The gas entering a Drying Tower in a metallurgical or acid regeneration plant will contain SO2 which will be absorbed into the strong acid. The amount of SO2 absorbed into the acid is dependent on the acid concentration and temperature. Drying acid that crossflows to the absorber system transfers the absorbed SO2 to that system. When the acid is circulated over the absorber tower it is contacted with a gas that contains very little SO2. Since the vapour pressure of SO2 in the gas is less than the equilibrium vapour pressure of SO2 above the acid, stripping of the SO2 from the acid will occur. If this occurs in a Final Absorbing Tower, then the SO2 that is stripped goes directly up the stack as added SO2 emissions.
The problem of SO2 transfer in the acid system can be addressed by the use of a cross-flow acid stripper which strips the SO2 from the drying acid system cross-flow using atmospheric air. This air is returned to the inlet of the Drying Tower.
In a double absorption plant, the cross flow acid can added to the acid entering the inlet of the Interpass Absorbing Tower. The SO2 will be stripped back into the gas stream by the lean SO2 gas stream entering the Interpass Absorbing Tower.
A final method of dealing with SO2 transfer is to design and operate the plant at a higher converter conversion efficiency to compensate for the amount of SO2 being transferred in the acid system so the stack emissions remain within specification.
API 650 Welded Steel Tanks for Oil Storage
Covers material, design, fabrication, erection and testing requirements for aboveground, vertical, cylindrical, closed- and open-top, welded steel storage tanks in various sizes and capacities. Applies to tanks with internal pressures approximating atmospheric pressure, but higher pressure is permitted when additional requirements are met. This standard applies only to tanks whose entire bottoms are uniformly supported and in non-refrigerated service with maximum operating temperature or 90°C (200°F).
A36/A36M-01 Standard Specification for Carbon Structural Steel
This specification covers carbon steel shapes, plates, and bars of structural quality for use in riveted, bolted, or welded construction of bridges and buildings, and for general structural purposes.
A131/A131M-01 Standard Specification for Structural Steel for Ships
This specification covers structural steel shapes, plates, bars, and rivets intended primarily for use in ship construction. Material under this specification is available in the following categories:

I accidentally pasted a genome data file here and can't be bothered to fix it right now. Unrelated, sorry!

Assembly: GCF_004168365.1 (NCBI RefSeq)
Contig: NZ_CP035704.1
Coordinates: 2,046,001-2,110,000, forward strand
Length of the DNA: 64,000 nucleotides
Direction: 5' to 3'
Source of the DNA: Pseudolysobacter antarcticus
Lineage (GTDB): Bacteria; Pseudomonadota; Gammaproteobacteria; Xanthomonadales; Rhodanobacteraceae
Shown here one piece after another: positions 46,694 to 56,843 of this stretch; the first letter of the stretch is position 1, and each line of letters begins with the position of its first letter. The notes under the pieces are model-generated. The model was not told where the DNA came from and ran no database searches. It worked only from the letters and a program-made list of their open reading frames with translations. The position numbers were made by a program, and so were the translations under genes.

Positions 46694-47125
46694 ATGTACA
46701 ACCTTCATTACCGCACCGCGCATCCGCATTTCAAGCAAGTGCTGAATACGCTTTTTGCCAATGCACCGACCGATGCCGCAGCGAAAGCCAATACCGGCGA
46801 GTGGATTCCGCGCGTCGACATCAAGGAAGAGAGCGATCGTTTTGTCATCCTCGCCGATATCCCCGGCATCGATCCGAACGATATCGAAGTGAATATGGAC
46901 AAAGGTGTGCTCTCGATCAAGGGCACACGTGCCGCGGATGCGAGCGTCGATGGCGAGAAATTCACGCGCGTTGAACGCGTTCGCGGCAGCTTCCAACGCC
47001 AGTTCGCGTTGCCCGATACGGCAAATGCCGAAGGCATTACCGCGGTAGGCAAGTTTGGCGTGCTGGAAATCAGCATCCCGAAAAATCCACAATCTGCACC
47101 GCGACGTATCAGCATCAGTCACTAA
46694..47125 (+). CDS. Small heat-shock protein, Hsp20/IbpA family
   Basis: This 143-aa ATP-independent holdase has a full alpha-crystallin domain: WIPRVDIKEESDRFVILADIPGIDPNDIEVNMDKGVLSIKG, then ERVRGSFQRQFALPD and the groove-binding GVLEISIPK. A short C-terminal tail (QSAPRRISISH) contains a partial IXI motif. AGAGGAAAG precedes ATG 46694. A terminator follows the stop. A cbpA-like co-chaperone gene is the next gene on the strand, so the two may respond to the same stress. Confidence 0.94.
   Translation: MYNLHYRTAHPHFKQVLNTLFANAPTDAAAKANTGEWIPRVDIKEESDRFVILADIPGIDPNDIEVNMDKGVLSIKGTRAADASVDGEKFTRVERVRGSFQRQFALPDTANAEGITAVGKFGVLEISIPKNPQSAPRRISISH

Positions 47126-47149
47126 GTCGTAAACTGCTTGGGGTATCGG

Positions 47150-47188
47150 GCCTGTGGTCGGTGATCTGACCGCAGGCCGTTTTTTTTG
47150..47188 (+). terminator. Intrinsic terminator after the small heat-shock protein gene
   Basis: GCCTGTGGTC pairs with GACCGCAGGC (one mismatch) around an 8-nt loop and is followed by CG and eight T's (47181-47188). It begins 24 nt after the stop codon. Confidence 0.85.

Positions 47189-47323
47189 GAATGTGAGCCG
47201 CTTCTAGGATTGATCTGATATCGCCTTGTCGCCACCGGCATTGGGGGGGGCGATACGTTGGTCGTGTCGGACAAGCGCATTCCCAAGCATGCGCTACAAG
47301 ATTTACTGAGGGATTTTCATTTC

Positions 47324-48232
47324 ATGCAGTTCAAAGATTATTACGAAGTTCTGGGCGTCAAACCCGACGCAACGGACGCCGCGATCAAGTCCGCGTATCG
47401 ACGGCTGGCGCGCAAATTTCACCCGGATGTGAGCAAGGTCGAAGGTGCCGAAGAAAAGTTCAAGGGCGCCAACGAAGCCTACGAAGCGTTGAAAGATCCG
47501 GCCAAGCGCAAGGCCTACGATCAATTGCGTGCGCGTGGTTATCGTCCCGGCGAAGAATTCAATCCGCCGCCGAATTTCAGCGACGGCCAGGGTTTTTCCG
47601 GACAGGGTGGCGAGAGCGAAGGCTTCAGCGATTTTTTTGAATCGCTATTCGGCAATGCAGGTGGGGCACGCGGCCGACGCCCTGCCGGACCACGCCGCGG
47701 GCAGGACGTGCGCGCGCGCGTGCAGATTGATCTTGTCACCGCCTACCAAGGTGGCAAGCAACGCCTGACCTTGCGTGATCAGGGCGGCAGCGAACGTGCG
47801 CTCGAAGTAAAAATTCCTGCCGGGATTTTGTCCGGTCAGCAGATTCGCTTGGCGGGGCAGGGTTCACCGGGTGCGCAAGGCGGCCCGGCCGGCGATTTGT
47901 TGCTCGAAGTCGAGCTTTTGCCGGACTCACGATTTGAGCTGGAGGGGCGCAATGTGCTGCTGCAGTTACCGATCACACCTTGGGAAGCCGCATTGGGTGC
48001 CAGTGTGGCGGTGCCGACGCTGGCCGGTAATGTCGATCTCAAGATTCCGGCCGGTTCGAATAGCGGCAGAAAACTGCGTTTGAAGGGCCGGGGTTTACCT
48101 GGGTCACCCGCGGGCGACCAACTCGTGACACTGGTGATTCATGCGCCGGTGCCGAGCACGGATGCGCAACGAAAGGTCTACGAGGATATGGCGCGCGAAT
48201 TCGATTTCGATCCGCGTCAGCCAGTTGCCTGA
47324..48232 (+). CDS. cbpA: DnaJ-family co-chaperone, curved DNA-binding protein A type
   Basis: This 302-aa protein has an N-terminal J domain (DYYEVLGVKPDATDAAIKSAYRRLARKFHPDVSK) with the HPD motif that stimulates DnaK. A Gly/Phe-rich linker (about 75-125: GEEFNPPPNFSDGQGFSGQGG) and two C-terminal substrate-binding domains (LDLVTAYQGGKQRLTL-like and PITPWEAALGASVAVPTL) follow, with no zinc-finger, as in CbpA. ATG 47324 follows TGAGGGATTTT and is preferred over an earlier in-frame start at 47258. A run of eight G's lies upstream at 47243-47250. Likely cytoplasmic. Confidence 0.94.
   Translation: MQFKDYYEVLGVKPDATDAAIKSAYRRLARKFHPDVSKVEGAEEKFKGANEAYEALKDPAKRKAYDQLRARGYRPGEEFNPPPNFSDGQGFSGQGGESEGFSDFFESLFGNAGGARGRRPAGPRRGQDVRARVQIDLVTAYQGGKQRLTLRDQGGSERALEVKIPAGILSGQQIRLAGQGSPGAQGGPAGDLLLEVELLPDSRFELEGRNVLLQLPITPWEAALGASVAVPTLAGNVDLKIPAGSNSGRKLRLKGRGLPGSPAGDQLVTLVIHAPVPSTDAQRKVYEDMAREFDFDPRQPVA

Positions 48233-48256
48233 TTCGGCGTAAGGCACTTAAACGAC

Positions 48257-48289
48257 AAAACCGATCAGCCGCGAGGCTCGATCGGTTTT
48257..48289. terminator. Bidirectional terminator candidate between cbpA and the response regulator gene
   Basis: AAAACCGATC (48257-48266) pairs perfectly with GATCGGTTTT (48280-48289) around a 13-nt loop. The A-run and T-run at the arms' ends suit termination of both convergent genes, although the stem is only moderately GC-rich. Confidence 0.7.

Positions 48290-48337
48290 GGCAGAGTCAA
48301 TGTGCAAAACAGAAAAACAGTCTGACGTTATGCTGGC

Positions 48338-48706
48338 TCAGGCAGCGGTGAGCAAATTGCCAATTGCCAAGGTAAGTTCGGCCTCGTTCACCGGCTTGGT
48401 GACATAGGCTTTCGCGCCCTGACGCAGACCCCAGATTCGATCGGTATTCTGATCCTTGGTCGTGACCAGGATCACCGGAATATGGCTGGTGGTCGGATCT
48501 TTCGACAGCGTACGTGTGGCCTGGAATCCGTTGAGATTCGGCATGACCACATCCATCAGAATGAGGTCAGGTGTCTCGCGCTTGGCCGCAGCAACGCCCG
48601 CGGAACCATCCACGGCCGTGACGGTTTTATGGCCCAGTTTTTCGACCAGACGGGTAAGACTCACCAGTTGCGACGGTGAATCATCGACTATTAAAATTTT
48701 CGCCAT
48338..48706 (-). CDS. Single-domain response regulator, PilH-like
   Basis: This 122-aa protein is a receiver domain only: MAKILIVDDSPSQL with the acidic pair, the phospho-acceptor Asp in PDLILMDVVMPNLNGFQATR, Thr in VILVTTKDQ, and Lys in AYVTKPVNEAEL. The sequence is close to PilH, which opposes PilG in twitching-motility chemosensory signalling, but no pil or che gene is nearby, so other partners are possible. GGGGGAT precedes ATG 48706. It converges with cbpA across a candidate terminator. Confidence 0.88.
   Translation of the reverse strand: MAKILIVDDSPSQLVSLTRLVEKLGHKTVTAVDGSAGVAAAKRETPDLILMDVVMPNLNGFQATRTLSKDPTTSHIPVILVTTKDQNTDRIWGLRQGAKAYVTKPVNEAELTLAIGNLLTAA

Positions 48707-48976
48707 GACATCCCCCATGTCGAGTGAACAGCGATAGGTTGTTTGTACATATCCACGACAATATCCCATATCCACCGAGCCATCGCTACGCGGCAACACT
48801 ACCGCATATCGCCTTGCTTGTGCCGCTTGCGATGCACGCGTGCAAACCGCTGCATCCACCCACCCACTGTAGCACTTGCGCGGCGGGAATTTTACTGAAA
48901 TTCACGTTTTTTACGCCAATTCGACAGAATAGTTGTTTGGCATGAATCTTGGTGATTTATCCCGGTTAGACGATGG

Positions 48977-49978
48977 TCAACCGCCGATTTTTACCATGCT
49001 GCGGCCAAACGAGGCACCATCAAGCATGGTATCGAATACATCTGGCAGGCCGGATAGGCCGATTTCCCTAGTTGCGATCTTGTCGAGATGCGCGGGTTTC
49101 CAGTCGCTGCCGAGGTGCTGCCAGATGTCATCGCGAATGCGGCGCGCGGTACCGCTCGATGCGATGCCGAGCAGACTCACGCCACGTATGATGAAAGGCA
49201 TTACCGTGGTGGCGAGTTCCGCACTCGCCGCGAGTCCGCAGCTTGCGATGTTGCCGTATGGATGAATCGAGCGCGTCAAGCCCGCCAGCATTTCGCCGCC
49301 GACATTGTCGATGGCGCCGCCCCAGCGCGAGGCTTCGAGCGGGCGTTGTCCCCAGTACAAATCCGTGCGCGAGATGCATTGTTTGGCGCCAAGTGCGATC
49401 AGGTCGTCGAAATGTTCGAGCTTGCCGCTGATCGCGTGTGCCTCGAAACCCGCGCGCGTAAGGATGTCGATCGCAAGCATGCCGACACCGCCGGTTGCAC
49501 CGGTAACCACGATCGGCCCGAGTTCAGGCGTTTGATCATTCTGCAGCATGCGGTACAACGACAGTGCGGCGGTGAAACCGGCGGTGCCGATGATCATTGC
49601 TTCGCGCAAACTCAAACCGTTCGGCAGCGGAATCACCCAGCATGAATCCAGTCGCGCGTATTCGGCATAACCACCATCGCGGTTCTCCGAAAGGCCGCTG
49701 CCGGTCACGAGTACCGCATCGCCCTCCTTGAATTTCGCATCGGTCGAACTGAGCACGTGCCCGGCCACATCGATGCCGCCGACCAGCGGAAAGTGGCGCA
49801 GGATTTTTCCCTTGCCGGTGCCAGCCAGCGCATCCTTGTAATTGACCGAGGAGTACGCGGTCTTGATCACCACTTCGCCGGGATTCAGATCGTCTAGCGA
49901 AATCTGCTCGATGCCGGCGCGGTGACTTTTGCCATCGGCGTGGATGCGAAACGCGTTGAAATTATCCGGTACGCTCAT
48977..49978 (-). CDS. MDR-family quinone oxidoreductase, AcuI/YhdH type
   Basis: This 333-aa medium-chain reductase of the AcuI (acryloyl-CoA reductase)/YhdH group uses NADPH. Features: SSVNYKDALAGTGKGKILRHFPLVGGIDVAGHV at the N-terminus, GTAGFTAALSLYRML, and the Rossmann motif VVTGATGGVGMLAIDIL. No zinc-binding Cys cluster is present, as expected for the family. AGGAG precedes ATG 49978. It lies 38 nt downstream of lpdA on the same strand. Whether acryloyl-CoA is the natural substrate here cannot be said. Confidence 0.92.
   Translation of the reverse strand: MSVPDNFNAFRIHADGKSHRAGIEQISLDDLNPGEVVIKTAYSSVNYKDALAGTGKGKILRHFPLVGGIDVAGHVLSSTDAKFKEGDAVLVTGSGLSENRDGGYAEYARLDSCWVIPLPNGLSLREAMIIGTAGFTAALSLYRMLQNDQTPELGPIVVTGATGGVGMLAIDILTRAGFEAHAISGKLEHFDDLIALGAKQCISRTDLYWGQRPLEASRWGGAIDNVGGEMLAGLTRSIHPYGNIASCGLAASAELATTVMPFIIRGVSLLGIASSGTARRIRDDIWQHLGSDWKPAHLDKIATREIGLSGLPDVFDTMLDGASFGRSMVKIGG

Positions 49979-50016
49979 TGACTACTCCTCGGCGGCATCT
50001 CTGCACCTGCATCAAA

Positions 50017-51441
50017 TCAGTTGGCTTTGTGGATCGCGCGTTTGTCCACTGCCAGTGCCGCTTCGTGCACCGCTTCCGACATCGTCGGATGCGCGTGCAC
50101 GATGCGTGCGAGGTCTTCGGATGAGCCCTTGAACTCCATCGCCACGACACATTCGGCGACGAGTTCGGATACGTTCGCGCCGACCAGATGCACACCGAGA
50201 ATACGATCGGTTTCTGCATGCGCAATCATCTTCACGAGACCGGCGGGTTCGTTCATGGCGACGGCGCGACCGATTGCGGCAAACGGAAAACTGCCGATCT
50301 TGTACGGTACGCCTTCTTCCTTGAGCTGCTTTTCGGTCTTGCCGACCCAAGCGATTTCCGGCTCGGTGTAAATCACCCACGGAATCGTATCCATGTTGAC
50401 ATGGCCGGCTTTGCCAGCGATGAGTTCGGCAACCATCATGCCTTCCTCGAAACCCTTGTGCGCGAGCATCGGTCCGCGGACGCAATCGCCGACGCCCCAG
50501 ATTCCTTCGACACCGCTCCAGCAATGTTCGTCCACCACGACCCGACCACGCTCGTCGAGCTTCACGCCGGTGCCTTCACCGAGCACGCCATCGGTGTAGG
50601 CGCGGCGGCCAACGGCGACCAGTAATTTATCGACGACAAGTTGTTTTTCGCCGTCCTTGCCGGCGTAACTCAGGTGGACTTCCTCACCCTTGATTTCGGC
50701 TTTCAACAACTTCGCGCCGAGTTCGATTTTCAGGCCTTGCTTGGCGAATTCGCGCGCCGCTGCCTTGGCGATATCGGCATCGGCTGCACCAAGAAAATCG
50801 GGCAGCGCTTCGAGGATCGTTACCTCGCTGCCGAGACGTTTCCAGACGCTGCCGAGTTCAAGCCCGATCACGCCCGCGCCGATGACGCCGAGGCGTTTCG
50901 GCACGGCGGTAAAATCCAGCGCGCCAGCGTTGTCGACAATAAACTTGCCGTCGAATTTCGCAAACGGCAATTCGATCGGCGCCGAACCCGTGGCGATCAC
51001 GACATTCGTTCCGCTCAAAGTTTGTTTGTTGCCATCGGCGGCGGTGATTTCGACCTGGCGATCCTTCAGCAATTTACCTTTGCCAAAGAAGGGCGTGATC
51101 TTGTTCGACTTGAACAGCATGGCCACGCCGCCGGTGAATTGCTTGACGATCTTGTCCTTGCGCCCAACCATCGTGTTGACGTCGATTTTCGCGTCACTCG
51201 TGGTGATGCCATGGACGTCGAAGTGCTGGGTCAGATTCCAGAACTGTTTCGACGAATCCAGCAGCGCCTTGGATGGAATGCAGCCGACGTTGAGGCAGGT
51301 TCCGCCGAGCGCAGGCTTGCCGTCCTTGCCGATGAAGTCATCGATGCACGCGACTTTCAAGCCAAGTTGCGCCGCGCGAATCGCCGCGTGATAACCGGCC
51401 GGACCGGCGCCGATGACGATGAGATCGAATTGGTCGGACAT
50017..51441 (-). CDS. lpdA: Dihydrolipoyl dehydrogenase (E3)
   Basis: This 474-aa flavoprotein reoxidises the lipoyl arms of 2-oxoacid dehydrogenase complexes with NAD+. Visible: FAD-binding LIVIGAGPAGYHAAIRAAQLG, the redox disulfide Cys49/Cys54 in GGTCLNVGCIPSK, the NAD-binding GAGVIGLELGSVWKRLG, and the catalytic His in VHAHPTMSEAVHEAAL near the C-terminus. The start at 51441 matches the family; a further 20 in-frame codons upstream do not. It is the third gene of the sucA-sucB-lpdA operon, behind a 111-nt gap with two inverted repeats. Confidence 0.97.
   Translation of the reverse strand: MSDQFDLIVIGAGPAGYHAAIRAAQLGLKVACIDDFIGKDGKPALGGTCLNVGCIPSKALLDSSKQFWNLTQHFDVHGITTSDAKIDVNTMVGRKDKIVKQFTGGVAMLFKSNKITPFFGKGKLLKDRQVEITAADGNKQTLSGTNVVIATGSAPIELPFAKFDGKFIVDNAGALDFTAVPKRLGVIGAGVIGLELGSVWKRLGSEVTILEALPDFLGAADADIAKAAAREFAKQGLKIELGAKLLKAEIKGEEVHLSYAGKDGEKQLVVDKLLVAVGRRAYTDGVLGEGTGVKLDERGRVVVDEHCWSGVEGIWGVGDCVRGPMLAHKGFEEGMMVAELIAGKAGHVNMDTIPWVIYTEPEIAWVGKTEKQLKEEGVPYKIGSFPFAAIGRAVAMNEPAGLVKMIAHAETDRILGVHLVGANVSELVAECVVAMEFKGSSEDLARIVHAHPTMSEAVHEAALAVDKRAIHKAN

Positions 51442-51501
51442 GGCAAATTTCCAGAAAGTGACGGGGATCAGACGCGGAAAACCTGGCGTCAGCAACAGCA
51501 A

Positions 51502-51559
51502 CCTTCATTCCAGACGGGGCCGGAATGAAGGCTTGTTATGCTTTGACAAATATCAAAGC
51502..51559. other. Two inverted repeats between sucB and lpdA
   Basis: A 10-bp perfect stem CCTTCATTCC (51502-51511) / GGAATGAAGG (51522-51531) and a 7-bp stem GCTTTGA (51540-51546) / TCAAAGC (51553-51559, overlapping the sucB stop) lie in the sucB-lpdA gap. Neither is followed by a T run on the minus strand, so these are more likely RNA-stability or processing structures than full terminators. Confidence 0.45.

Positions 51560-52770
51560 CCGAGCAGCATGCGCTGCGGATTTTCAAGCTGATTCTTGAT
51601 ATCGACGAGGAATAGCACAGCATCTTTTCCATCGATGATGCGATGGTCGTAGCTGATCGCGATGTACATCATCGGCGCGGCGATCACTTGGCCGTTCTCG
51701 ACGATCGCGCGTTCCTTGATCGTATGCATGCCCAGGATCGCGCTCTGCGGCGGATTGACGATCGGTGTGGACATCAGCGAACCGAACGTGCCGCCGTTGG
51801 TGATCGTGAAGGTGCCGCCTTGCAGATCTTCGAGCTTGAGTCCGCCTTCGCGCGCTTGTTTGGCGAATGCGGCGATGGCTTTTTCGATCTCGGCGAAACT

Ordinary Strength—Grades A, B, D, DS, CS, and E with a specified minimum yield point of 34 ksi [235 MPa], and
Higher Strength— Grades AH, DH, and EH with specified minimum yield points of either 46 ksi [315 MPa], 51 ksi [350 MPa], or 57 ksi [390 MPa].
A178/A178M-95(2000) Standard Specification for Electric-Resistance-Welded Carbon Steel and Carbon-Manganese Steel Boiler and Superheater Tubes
This specification covers minimum-wall-thickness, electric-resistance-welded tubes made of carbon steel and carbon-manganese steel intended for use as boiler tubes, boiler flues, superheater flues, and safe ends.
Note 1--Type C and D tubes are not suitable for safe-ending for forge welding.
The tubing sizes and thicknesses usually furnished to this specification are 1/2 to 5 in. [12.7 to 127 mm] in outside diameter and 0.035 to 0.360 in. [0.9 to 9.1 mm], inclusive, in minimum wall thickness. Tubing having other dimensions may be furnished, provided such tubes comply with all other requirements of this specification.
A240/A240M-02 Standard Specification for Chromium and Chromium-Nickel Stainless Steel Plate, Sheet, and Strip for Pressure Vessels and for General Applications
This specification covers chromium, chromium-nickel, and chromium-manganese-nickel stainless steel plate, sheet, and strip for pressure vessels and for general applications.
A249/A249M-02 Standard Specification for Welded Austenitic Steel Boiler, Superheater, Heat-Exchanger, and Condenser Tubes
This specification covers nominal-wall-thickness welded tubes made from the austenitic steels listed in , with various grades intended for such use as boiler, superheater, heat exchanger, or condenser tubes.
Grades TP304H, TP309H, TP309HCb, TP310H, TP310HCb, TP316H, TP321H, TP347H, and TP348H are modifications of Grades TP304, TP309S, TP309Cb, TP310S, TP310Cb, TP316, TP321, TP347, and TP348, and are intended for high-temperature service such as for superheaters and reheaters.
The tubing sizes and thicknesses usually furnished to this specification are 1/8 in. [3.2 mm] in inside diameter to 5 in. [127 mm] in outside diameter and 0.015 to 0.320 in. [0.4 to 8.1 mm], inclusive, in wall thickness. Tubing having other dimensions may be furnished, provided such tubes comply with all other requirements of this specification.